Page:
• Misdiagnosing the brain tumour as another condition, resulting in the wrong or unnecessary symptoms
  • The medical care received was below acceptable standards

If you, or a loved one have been affected by a delayed diagnosis or misdiagnosis, our Medical Negligence solicitors can help you claim compensation. Get in touch today, and we will offer you a free case assessment to discuss your case. Ask us if we can handle your claim on a No Win, No Fee basis.

Can Cancer be Misdiagnosed?

Cancer Research estimates that 1 in 2 people in the UK will be diagnosed with cancer in their lifetime. Macmillan reports that survival rates are improving, with early diagnosis giving patients the best chance of living for longer or making complete recoveries.    

But while most cancer patients have positive care experiences in the UK, cancer still often goes undiagnosed or is misdiagnosed. Incorrect or delayed treatment can impact on your chances of survival and, if due to a medical mistake, could give you grounds to make a cancer negligence claim.  

Is There a Time Limit for Misdiagnosis or Late Cancer Diagnosis Claims?

You’ll usually have three years from when the negligence happened or from when you became aware of it to start your claim. This time limit may extend in certain situations:

  • If a person suffers from a temporary mental disability, the limit doesn’t begin until they regain mental capacity. The time will not restart, if they never regain capacity.
  • If you’re claiming on behalf of a child, the limit doesn’t start until their 18th birthday. This person can then claim on their own behalf until their 21stbirthday
  • If you’re claiming following the death of a loved one, you have three years from the date of their death

Although the Courts have wider powers to alter the time limits, they rarely do. This makes it best to seek legal advice as soon as possible if you think you have grounds for brain tumour misdiagnosis compensation.

What can I claim compensation for?

Receiving compensation may not be your first thought. But it may help you access specialist treatment that is not available on the NHS.

Your brain tumour misdiagnosis compensation will be calculated based on factors including:

  • Pain and suffering, including psychological damage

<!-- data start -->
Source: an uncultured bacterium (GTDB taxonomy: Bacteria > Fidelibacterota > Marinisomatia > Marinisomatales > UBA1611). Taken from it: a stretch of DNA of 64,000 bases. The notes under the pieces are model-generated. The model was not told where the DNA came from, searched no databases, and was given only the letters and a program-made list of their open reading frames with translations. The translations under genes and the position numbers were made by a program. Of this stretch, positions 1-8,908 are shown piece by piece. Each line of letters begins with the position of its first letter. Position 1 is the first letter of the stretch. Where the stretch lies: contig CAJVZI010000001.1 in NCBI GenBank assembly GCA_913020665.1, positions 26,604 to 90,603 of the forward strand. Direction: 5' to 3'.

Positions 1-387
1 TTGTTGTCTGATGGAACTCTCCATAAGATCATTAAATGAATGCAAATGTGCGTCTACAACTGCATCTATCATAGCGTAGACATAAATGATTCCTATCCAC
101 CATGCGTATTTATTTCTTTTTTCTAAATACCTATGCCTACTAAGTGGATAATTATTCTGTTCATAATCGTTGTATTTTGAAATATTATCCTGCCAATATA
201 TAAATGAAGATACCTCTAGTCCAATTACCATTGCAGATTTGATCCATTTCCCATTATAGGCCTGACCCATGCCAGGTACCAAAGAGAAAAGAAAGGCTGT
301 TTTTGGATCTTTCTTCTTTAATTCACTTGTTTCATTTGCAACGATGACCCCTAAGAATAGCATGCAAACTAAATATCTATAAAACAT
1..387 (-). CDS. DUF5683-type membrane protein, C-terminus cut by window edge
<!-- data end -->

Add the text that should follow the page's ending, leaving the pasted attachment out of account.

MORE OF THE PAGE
• Loss of past and future earnings
  • Cost of previous and ongoing care and assistance, including prescription charges, medical fees, care aids and appliances
  • Travel and accommodation expenses

It could also help with:

  • Loss of earnings
  • Rehabilitation or home adaptions
  • Travel costs
  • Necessary care and assistance

How can Simpson Millar help?

Our Medical Negligence solicitors have years of experience helping people claim compensation for delayed or misdiagnosis. Our specialist team understand that taking legal action can be daunting, but we are here for you every step of the way.

We understand compensation cannot change the past or what you have been through but an apology and/or admission and compensation which will improve your quality of life and afford you access to the right medical treatment, will relieve some of the pressure.

Call us today on 0808 239 6043 and our team will offer you a free consultation to discuss your case and we will let you know if you have a claim.


The Brain Tumour Charity. (n.d.). The statistics about brain tumours. [Online] Available at:

The Brain Tumour Charity. (n.d.). Brain Tumour Awareness Month 2023. [Online] Available at:

The Brain Tumour Charity. (n.d.). The Twilight Walk. [Online] Available at:

NHS. (n.d.). Brain tumours. [Online] Available at:

Cancer Research UK. (n.d.). Brain tumours: Introduction. [Online] Available at:

Brain Tumour Research. (n.d.). Symptoms of a brain tumour. [Online] Available at:

Macmillan Cancer Support. (n.d.). Cancer statistics. [Online] Available at:

Kate Sweeney

Head of Clinical Negligence

Areas of Expertise:
Medical Negligence

Kate has extensive experience both in leadership and in the field of Personal Injury. She has 10 years of experience in Clinical Negligence where she handled a wide range of client files as well as managing and growing the team. For the last 16 years, Kate has worked in the area of Personal Injury, leading the team alongside managing a small caseload.